How to link MS runtime into Qt core libraries



  • When building Qt as shared, I see that the MS run-time is a dependency that must reside on the target machine. Can one rebuild the core libraries (4.8.4 in this case) to static link the run-time?


  • Moderators

    If you're using Visual Studio right click on the project, go to Properties -> Configuration Properties -> C/C++ -> Code generation ->Runtime Library and select "Multi-threaded DLL" for dynamic and "Multi-threaded" for static linking.

    If you're talking about compiling Qt itself this way you can provide the relevant switch (/MT) to the configure.



  • Before you build Qt from the sources, edit this file:
    mkspecs\win32-msvc2010\qmake.conf

    Search this line:
    QMAKE_CFLAGS_RELEASE = -O2 -MD

    And change to:
    QMAKE_CFLAGS_RELEASE = -O2 -MT

    --

    However be aware that it is highly recommended to use the shared C++ runtime when using DLL's. With the static runtime, each DLL as well as the main EXE file get their own separate copy/instance of the C++ runtime linked in, which can lead to problems. There is no such problem when you link everything (e.g. the Qt libraries) statically into the EXE file...



  • [quote author="Krzysztof Kawa" date="1363300272"]If you're using Visual Studio right click on the project, go to Properties -> Configuration Properties -> C/C++ -> Code generation ->Runtime Library and select "Multi-threaded DLL" for dynamic and "Multi-threaded" for static linking.

    If you're talking about compiling Qt itself this way you can provide the relevant switch (/MT) to the configure.[/quote]

    Maybe I failed to explain myself. If you look at the dependencies for example QtCore4.dll, it shows MSVCP100.DLL and MSVCR100.DLL as being required for the system on which it will run.

    Another "posting":http://qt-project.org/forums/viewthread/15666 shows a similar issue. I want to keep the core libraries as shared, but link the run-time to them.

    I hope that is clearer



  • [quote author="MuldeR" date="1363305632"]Before you build Qt from the sources, edit this file:
    mkspecs\win32-msvc2010\qmake.conf

    Search this line:
    QMAKE_CFLAGS_RELEASE = -O2 -MD

    And change to:
    QMAKE_CFLAGS_RELEASE = -O2 -MT

    --

    However be aware that it is highly recommended to use the shared C++ runtime when using DLL's. With the static runtime, each DLL as well as the main EXE file get their own separate copy/instance of the C++ runtime linked in, which can lead to problems. There is no such problem when you link everything (e.g. the Qt libraries) statically into the EXE file...[/quote]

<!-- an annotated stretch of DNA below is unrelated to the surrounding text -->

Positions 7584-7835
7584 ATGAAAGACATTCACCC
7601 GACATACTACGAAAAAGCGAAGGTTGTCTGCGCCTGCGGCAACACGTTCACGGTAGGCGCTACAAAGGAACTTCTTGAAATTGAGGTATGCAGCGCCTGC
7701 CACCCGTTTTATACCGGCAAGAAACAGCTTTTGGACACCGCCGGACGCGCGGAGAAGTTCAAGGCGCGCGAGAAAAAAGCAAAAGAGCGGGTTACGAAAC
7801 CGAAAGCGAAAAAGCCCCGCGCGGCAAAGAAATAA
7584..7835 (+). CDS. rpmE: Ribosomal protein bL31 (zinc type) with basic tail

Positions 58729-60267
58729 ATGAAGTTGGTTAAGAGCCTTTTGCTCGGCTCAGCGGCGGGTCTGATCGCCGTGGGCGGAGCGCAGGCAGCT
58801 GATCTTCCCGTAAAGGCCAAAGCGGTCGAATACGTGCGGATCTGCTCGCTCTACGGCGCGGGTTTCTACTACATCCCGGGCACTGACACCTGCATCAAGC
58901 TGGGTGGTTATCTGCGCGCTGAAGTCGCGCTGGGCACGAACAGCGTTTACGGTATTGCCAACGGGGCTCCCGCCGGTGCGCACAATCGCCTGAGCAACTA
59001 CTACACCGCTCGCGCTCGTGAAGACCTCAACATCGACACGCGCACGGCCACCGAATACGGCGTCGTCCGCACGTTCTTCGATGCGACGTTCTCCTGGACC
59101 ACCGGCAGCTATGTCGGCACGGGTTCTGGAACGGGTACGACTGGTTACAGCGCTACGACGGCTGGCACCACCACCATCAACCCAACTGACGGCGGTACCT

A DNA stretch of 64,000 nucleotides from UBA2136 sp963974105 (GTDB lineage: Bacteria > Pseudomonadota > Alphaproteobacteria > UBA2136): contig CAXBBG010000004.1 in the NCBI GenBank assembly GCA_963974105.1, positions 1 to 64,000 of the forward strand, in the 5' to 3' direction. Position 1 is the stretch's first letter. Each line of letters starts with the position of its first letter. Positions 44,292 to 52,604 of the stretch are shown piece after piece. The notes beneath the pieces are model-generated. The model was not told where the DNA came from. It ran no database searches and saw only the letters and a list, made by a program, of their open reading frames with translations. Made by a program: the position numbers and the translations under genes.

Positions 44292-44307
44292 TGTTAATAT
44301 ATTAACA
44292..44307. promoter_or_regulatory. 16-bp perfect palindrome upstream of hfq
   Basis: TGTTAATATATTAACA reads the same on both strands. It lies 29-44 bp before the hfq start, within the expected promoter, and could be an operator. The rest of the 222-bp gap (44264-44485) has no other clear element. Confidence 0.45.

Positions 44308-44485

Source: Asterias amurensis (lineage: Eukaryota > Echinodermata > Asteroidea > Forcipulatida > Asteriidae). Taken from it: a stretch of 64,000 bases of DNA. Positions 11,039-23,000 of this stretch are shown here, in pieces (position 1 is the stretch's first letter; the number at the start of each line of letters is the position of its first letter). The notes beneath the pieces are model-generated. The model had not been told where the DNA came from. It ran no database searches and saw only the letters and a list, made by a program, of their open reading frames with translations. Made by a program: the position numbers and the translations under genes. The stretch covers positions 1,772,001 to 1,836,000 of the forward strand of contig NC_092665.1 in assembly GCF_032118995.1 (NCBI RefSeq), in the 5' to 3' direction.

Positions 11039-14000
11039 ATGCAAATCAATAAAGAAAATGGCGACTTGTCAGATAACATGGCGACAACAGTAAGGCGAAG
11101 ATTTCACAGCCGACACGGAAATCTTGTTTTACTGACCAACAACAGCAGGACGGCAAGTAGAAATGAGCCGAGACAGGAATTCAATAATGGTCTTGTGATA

Isn't the mkspecs files related to building projects? I want to link the runtime to the core libs. Doing this prevents a requirement of having to to install the runtime on the target machine.



  • The original (pre-compiled) Qt DLL's link against the shared C++ runtime. If you want these DLL's to link against the static C++ runtime (i.e. no dependency from the Qt DLL's to MSVC runtime DLL's), then you have to re-build the Qt DLL's from the sources. And you have to change the project settings for each DLL to built with the static runtime. The easiest way to do that, in my opinion, is to adjust the mkspecs, before running configure! Not that you will still have to configure/build Qt as "shared" to get Qt DLL's. No guarantee these DLL's work correctly though.

    Building Qt as static libs and with the static MSVC runtime definitely works. But needs adjusted mkspecs too!

    [quote author="astodolski" date="1363309409"]
    [quote author="MuldeR" date="1363305632"]Before you build Qt from the sources, edit this file:
    mkspecs\win32-msvc2010\qmake.conf

    Search this line:
    QMAKE_CFLAGS_RELEASE = -O2 -MD

    And change to:
    QMAKE_CFLAGS_RELEASE = -O2 -MT

    --

    However be aware that it is highly recommended to use the shared C++ runtime when using DLL's. With the static runtime, each DLL as well as the main EXE file get their own separate copy/instance of the C++ runtime linked in, which can lead to problems. There is no such problem when you link everything (e.g. the Qt libraries) statically into the EXE file...[/quote]

    Isn't the mkspecs files related to building projects? I want to link the runtime to the core libs. Doing this prevents a requirement of having to to install the runtime on the target machine.[/quote]



  • [quote author="MuldeR" date="1363350300"]The original (pre-compiled) Qt DLL's link against the shared C++ runtime. If you want these DLL's to link against the static C++ runtime (i.e. no dependency from the Qt DLL's to MSVC runtime DLL's), then you have to re-build the Qt DLL's from the sources. And you have to change the project settings for each DLL to built with the static runtime. The easiest way to do that, in my opinion, is to adjust the mkspecs, before running configure! Not that you will still have to configure/build Qt as "shared" to get Qt DLL's. No guarantee these DLL's work correctly though.